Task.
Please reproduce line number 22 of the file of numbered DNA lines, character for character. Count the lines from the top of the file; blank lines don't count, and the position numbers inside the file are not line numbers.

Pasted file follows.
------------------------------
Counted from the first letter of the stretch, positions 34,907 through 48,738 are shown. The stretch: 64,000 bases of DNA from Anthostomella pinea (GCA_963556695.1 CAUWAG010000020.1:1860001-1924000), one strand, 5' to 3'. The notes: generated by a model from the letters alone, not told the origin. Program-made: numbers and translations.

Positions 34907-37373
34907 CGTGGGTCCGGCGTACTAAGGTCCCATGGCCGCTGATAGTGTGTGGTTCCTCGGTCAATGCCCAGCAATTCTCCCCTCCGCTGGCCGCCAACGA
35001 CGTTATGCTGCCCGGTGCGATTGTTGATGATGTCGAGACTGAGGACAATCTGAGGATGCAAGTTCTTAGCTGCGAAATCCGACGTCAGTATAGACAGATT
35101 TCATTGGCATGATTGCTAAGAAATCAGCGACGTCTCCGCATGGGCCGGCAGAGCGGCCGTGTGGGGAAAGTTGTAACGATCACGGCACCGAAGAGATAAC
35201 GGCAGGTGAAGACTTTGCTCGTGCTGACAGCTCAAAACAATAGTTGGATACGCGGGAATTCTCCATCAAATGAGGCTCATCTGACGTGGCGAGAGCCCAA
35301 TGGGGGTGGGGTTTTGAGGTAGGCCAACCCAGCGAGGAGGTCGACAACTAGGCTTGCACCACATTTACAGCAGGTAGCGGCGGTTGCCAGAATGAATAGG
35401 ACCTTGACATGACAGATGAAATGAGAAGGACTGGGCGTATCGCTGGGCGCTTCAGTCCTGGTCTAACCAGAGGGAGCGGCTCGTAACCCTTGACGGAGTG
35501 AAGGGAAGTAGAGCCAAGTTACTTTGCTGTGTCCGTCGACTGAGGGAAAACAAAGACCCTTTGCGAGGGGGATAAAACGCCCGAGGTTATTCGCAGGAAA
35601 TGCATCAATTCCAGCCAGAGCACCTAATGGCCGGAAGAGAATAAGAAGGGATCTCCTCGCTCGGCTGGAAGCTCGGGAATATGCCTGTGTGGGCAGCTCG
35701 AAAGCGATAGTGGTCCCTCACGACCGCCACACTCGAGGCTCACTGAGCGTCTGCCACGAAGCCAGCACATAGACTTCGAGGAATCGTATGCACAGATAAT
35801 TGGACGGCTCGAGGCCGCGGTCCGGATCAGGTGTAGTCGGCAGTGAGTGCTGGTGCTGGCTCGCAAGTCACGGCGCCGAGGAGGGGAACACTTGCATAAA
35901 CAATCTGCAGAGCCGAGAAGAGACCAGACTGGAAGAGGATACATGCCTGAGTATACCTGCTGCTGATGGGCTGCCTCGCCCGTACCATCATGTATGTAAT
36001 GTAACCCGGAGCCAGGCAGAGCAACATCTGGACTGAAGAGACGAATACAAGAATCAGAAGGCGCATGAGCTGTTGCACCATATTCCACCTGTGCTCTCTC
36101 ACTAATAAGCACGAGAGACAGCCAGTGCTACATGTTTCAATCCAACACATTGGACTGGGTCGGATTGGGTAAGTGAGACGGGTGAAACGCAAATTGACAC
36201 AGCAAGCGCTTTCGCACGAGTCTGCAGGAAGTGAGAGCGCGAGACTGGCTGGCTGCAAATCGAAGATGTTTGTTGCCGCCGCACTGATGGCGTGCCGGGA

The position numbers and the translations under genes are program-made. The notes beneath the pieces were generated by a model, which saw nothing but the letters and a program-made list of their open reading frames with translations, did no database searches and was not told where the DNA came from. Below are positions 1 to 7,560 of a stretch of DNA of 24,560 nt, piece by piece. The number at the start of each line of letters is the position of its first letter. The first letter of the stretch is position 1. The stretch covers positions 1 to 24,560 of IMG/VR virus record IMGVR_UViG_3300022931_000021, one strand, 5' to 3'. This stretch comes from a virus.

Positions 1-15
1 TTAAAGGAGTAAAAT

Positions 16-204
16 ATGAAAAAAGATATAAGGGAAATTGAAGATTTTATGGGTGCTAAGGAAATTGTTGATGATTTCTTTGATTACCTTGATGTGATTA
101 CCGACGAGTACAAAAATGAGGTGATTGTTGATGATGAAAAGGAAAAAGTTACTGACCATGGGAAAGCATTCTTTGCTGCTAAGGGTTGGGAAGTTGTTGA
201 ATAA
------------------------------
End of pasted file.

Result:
101 CCGACGAGTACAAAAATGAGGTGATTGTTGATGATGAAAAGGAAAAAGTTACTGACCATGGGAAAGCATTCTTTGCTGCTAAGGGTTGGGAAGTTGTTGA